Jacquemin G, Laloux P. Pseudomyxoma peritonei: Review on a cluster of peritoneal mucinous diseases. Acta Chir Belg 2005;105:127-33.
Szych C, Staebler A, Connolly DC, Wu R, Cho KR, Ronnett BM. Molecular genetic evidence supporting the clonality and appendiceal origin of Pseudomyxoma peritonei in women. Am J Pathol 1999;154:1849-55.
Costa MJ. Pseudomyxoma peritonei. Histologic predictors of patient survival. Arch Pathol Lab Med 1994;118:1215-9.
Hawes D, Robinson R, Wira R. Pseudomyxoma peritonei from metastatic colloid carcinoma of the breast. Gastrointest Radiol 1991;16:80-2.
Kurita M, Komatsu H, Hata Y, Shiina S, Ota S, Terano A, et al
. Pseudomyxoma peritonei due to adenocarcinoma of the lung: Case report. J Gastroenterol 1994;29:344-8.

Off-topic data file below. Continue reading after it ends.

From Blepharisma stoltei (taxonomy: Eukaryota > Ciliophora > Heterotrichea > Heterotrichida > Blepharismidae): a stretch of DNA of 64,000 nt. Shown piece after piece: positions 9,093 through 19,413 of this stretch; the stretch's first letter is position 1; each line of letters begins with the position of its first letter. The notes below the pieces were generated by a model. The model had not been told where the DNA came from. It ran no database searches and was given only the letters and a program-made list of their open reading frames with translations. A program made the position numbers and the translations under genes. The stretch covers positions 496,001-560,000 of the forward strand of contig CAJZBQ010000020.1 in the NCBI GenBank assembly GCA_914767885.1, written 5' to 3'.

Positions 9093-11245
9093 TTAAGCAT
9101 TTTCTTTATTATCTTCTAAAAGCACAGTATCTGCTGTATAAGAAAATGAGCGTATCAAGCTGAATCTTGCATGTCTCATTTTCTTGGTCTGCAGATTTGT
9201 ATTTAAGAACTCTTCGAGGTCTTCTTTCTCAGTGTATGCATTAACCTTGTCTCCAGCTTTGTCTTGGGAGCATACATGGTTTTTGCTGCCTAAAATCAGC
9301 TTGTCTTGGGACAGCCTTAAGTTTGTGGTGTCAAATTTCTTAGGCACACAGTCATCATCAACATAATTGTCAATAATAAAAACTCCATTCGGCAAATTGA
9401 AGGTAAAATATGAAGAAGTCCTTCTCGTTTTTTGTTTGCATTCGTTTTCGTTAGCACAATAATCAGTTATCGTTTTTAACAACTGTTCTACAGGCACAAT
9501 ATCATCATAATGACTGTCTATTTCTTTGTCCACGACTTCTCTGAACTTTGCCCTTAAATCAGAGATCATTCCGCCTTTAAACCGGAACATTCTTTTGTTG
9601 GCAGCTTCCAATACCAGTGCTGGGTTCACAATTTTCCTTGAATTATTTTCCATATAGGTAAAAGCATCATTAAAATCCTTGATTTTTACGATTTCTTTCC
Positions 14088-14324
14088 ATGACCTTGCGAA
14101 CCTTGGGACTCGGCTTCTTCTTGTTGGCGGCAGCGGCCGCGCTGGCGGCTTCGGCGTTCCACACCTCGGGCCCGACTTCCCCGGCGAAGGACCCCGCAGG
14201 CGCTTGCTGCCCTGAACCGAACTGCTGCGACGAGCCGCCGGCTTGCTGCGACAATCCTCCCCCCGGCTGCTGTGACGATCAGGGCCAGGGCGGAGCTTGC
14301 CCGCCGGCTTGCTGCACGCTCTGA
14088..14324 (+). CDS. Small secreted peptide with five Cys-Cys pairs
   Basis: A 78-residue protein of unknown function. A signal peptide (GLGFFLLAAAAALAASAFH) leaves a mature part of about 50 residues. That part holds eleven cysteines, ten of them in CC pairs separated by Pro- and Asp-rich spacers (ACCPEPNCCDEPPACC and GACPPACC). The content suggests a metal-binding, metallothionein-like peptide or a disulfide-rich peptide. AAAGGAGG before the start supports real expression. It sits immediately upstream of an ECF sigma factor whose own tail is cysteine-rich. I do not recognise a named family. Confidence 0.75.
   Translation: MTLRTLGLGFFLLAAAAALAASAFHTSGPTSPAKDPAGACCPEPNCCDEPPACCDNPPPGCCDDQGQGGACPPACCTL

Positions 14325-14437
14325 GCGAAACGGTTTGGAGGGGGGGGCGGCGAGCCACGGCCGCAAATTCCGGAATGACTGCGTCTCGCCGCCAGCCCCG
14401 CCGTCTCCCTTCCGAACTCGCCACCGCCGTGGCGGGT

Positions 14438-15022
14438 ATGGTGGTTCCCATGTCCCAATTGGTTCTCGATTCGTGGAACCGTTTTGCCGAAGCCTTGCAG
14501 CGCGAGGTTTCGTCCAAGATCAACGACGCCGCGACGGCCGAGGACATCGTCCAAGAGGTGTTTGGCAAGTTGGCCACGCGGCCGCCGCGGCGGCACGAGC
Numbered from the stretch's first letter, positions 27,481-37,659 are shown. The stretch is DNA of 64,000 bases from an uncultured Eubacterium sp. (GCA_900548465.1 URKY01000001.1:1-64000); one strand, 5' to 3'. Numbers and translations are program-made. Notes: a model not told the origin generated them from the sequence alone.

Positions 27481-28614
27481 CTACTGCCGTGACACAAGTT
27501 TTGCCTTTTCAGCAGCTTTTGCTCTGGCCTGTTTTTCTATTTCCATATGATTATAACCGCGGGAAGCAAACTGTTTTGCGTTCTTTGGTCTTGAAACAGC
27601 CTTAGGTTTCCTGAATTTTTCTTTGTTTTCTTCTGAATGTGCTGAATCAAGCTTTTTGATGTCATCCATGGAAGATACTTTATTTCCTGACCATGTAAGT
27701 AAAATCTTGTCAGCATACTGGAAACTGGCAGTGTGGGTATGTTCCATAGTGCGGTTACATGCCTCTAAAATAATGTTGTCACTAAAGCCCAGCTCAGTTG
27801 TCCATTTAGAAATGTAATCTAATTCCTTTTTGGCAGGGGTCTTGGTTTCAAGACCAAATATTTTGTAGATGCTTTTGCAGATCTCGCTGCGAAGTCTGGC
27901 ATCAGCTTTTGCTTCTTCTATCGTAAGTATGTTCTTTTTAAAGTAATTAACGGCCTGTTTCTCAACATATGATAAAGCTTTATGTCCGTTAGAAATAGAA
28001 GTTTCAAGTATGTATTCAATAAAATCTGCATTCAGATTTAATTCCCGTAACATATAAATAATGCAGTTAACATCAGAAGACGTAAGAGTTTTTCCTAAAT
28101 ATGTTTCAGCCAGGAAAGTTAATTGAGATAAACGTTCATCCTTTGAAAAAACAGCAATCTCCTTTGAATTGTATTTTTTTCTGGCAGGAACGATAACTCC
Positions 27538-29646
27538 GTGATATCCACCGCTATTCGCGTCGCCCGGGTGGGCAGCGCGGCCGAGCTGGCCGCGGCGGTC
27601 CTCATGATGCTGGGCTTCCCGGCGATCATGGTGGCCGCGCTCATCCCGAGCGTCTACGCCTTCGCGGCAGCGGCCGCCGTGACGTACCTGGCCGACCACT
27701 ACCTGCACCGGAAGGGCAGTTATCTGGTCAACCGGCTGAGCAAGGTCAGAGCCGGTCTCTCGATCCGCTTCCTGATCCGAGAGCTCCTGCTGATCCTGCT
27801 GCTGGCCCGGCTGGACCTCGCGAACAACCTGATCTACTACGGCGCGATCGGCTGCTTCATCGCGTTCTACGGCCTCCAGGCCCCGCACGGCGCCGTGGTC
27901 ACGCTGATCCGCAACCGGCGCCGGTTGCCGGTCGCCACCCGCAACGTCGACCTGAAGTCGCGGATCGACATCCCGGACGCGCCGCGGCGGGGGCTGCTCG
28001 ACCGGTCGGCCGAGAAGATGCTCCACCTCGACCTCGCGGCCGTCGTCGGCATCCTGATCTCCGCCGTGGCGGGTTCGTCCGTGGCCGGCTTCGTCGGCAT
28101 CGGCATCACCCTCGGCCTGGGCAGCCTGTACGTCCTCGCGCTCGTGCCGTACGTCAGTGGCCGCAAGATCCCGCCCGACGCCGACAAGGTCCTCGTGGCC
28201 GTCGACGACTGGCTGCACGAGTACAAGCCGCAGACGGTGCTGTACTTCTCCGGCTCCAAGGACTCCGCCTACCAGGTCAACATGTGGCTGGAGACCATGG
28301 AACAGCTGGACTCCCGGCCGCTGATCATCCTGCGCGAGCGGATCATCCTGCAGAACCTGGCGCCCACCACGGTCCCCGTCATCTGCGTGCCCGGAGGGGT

Mann WJ Jr., Wagner J, Chumas J, Chalas E. The management of pseudomyxoma peritonei. Cancer 1990;66:1636-40.
Weaver CH. Mucocele of appendix with pseudomucinous degeneration. Am J Surg 1937;36:347-51.
Lanteri R, Santangelo M, Rapisarda C, Racalbuto A, Di Cataldo A, Licata A. Pseudomixoma peritonei: A case report. Cancer Ther 2009;7:31-4.
Werth R. Klinische und anatomische untersuchungen zur lechre von den bauchgeschwiilsten und der laparotomie. Arch Gynaecol Obstet 1884;24:100-18.
Ronnett BM, Zahn CM, Kurman RJ, Kass ME, Sugarbaker PH, Shmookler BM. Disseminated peritoneal adenomucinosis and peritoneal mucinous carcinomatosis. A clinicopathologic analysis of 109 cases with emphasis on distinguishing pathologic features, site of origin, prognosis, and relationship to “pseudomyxoma peritonei”. Am J Surg Pathol 1995;19:1390-408.
Gough DB, Donohue JH, Schutt AJ, Gonchoroff N, Goellner JR, Wilson TO, et al
. Pseudomyxoma peritonei. Long-term patient survival with an aggressive regional approach. Ann Surg 1994;219:112-9.
Hinson FL, Ambrose NS. Pseudomyxoma peritonei. Br J Surg 1998;85:1332-9.
Esquivel J, Sugarbaker PH. Clinical presentation of the Pseudomyxoma peritonei syndrome. Br J Surg 2000;87:1414-8.